First we went back to the station to see what could be done about getting to Paris: since we'd bought non-refundable tickets to get from Paris back to London, we needed to get to France somehow.  Luckily, there were seats left for the night of the third.  This means 2 less days in Paris for us, but at least we can still get there using our Eurorail passes--we thought we might have to buy plane tickets for a while there.  Live and learn: now we know better than to assume we can simply rerserve seats on the spur of the moment.

That's the thing about traveling, though.  You'd think planning ahead would be key, but then you get thrown curveballs like disappearing hostels.

Anyway, after we got our tickets figured out, we walked around Rome--saw the Colusseum.  I wasn't aware it's surrounded by a bunch of other random ruins, but there's several of them all around.  We weren't able to inside, since it closes at 3:30, so we'll probably try again tomorrow.

The hostel had a New Year's Eve deal of a spaghetti dinner with drinks all for 10 euro.  We reserved spots for the three of us and were back for the dinner by 9:00.  The two hostel front desk guys are quite the characters.  One is older, and was really hyper.  He claimed not to speak English and would go off in Italian at me and laugh!  The younger one has a crazy unidentifiable accent that Jason thinks is fake, and is from North London.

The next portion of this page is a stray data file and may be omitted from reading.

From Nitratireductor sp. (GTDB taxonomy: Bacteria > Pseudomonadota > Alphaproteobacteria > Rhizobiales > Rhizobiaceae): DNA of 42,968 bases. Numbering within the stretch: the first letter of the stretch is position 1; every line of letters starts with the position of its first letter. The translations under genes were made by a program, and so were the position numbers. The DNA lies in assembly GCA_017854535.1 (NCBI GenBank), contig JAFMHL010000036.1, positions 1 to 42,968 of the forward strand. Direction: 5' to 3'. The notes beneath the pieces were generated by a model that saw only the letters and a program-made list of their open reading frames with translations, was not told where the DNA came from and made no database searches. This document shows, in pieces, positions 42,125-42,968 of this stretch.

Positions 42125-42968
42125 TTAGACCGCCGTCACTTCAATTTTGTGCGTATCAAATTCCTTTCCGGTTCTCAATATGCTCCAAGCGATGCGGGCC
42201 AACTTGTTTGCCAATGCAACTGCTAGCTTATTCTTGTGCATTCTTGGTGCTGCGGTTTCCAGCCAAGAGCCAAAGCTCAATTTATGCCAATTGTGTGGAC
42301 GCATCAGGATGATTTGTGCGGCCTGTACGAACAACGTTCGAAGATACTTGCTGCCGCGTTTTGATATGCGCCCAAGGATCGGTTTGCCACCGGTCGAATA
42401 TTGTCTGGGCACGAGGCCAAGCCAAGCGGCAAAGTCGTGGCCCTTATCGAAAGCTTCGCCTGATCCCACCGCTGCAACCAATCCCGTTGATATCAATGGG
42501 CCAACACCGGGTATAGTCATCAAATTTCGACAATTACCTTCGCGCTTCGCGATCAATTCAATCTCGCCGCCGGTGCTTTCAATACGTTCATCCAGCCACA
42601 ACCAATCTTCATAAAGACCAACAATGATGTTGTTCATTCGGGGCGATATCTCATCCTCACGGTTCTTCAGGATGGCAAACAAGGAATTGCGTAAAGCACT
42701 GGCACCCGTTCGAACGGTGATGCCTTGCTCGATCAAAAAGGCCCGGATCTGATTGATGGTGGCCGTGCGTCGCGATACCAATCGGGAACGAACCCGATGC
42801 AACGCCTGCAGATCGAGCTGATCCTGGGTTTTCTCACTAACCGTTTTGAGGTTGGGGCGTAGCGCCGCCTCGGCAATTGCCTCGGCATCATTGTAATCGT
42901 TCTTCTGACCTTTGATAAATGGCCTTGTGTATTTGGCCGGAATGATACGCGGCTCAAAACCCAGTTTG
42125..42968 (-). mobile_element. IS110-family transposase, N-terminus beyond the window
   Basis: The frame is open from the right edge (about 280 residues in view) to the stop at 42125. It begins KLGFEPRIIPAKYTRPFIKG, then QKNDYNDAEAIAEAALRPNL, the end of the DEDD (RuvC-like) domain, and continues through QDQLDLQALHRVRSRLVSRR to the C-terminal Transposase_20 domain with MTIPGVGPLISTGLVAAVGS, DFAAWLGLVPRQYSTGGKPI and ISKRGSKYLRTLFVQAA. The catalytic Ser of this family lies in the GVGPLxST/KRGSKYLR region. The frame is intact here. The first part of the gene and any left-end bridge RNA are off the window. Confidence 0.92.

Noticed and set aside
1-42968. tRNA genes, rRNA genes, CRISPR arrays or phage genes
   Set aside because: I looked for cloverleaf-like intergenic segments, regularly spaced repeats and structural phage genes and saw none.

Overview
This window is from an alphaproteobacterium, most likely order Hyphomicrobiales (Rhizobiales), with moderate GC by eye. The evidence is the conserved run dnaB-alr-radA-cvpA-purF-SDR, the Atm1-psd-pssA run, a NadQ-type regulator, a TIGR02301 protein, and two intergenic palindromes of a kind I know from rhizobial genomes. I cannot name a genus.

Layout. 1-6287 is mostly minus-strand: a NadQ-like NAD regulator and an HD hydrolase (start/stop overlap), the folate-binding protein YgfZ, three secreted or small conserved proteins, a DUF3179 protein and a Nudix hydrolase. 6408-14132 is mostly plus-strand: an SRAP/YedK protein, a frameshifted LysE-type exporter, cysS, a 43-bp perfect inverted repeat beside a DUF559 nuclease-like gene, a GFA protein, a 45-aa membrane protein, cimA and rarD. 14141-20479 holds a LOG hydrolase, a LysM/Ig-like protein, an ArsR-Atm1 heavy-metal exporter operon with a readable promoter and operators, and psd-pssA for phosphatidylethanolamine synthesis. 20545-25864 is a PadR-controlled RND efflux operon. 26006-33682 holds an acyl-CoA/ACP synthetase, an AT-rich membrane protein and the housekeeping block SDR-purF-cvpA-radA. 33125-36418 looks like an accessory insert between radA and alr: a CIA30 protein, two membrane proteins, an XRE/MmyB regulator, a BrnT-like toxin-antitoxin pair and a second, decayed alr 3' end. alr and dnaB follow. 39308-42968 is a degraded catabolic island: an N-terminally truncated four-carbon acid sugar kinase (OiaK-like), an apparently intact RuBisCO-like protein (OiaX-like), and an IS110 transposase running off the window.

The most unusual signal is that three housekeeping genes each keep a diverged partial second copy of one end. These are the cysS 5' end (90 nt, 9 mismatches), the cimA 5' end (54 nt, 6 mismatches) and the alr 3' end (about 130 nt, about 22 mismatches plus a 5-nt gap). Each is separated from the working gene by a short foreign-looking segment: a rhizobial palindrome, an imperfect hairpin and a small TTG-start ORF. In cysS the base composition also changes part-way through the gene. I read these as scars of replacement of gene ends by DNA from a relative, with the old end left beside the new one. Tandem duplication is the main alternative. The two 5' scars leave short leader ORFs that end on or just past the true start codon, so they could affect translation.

The room was full and it was a fun atmosphere.  We met people from the Netherlands, France, Japan, etc, plus other Americans.  Eventually everyone found themselves on the street leading up to the Colusseum.  The streets were packed with people.  Everyone was drinking and shouting and hugging and kissing and taking pictures and being carried along by the crowd.  

This morning was horrible.  Aside from being hungover, my hair was matted with champagne--and the worst thing was that I had no idea where anything was.  I mean, I looked over and my bag was lying gaping wide open on the floor, I couldn't recall what I'd done with my coat when I came in last night, and I was sure our passports and train passes had been in my bag!  This hostel had zero security--no locks on the doors, and the padlock they gave us to use for one of the lockers was too thick to even fit, so none of our stuff was locked up.  I searched my bag multiple times, then decided to give up and take a shower.  Turns out we'd put everything in Jason's bag and I'd just forgotten.  Oops..but big relief.

Anyway, once everyone had dragged themselves out of bed and popped a couple aspirin, we made our way to the Pantheon, then to the Vatican.  Honestly, even though we saw all those masterpieces, the highlights of my day were:

1.  The dried kiwi and apricots we bought from a vendor.
2.  Watching the fake designer purse sellers scurry back and forth along the street behind the vendor tents to avoid the police.
3.  The little girl with THE FUNNIEST fixed (and I mean fixed) expression on her face, looking at Cooper from over her dad's shoulder.